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Heartbeat: Risk stratification for asymptomatic severe aortic stenosis
  1. Catherine M Otto
  1. Correspondence to Professor Catherine M Otto, Division of Cardiology, University of Washington, Seattle, WA 98195, USA; cmotto{at}uw.edu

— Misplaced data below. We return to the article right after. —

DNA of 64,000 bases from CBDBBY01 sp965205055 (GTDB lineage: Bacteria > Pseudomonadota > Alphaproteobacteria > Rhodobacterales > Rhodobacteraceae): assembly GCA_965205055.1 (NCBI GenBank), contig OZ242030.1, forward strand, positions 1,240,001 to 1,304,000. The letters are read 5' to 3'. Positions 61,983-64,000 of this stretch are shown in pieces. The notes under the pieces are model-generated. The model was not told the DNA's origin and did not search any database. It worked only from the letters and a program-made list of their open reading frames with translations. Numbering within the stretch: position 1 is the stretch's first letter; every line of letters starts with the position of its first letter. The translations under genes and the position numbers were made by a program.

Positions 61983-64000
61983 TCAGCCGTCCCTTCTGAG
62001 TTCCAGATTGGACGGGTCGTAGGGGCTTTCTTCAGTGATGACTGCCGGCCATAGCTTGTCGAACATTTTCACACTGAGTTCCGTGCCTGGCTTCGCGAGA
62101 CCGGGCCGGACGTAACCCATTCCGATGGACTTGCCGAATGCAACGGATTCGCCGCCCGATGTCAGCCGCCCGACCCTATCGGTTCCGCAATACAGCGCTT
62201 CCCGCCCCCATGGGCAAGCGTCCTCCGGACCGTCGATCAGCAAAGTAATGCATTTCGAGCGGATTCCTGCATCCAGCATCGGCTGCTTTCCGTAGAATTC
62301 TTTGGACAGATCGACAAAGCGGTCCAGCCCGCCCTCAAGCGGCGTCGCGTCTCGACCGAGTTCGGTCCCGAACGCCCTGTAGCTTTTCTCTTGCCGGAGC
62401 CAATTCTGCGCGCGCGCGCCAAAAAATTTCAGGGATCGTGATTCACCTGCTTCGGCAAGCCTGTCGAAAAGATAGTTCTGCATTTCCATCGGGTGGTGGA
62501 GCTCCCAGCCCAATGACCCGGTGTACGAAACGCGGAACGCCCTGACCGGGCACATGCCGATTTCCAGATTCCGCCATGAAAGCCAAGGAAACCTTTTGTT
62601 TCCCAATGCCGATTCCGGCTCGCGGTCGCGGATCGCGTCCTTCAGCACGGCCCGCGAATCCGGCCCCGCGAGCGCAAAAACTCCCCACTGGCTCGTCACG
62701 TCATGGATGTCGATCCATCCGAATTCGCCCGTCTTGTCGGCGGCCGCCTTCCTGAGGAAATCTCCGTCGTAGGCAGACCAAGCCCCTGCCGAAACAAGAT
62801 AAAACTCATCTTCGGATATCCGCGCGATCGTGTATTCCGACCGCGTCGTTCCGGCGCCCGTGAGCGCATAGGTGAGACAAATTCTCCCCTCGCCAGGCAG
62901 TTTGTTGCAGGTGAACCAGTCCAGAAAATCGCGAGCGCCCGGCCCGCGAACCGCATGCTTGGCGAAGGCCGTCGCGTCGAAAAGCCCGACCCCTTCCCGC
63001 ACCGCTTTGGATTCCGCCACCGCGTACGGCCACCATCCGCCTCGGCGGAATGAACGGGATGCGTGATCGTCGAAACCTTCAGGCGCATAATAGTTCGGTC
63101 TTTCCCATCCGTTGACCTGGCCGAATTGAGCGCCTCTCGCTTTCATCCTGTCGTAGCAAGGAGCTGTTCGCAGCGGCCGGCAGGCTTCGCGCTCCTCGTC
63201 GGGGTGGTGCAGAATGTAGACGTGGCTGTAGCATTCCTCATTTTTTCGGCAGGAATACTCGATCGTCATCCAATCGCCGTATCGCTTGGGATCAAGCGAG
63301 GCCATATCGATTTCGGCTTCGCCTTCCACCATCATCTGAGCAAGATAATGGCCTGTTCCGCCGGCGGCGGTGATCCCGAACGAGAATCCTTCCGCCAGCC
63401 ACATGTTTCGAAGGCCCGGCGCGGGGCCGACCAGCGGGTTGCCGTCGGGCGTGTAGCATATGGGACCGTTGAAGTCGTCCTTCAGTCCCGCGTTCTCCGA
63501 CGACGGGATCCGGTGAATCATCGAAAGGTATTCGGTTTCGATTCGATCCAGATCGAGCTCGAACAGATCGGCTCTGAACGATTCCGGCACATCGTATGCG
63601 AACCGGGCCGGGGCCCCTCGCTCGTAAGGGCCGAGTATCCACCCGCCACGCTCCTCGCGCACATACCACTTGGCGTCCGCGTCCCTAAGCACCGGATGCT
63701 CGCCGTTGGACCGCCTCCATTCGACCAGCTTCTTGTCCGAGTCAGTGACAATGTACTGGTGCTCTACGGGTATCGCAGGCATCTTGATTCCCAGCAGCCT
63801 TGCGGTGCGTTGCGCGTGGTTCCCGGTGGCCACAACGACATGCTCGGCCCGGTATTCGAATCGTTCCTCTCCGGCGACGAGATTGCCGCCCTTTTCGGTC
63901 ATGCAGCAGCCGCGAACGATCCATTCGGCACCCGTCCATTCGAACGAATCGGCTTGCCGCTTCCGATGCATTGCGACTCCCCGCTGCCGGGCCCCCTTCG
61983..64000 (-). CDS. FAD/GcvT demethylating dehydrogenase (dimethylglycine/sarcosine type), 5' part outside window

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The recommendation in current guidelines that aortic valve replacement (AVR) be performed in adults with symptomatic severe aortic stenosis (AS) is based on solid evidence. However, it is unclear whether adults with asymptomatic severe AS also should be considered for elective AVR. This uncertainty is based on several considerations including the difficulty in recognising that symptoms are present and might be due to AS in older adults who often have multiple comorbidities, the concern that waiting for symptoms might be associated with irreversible cardiac changes, and the (although small) risk of sudden death. In addition, perhaps it makes sense to perform AVR before the patient is older and sicker, given the inevitable progression to symptoms once severe AS is present. On the other hand, both surgical and transcatheter AVR are associated with mortality and morbidity and the bioprosthetic valve is subject to deterioration, starting at the time of implantation.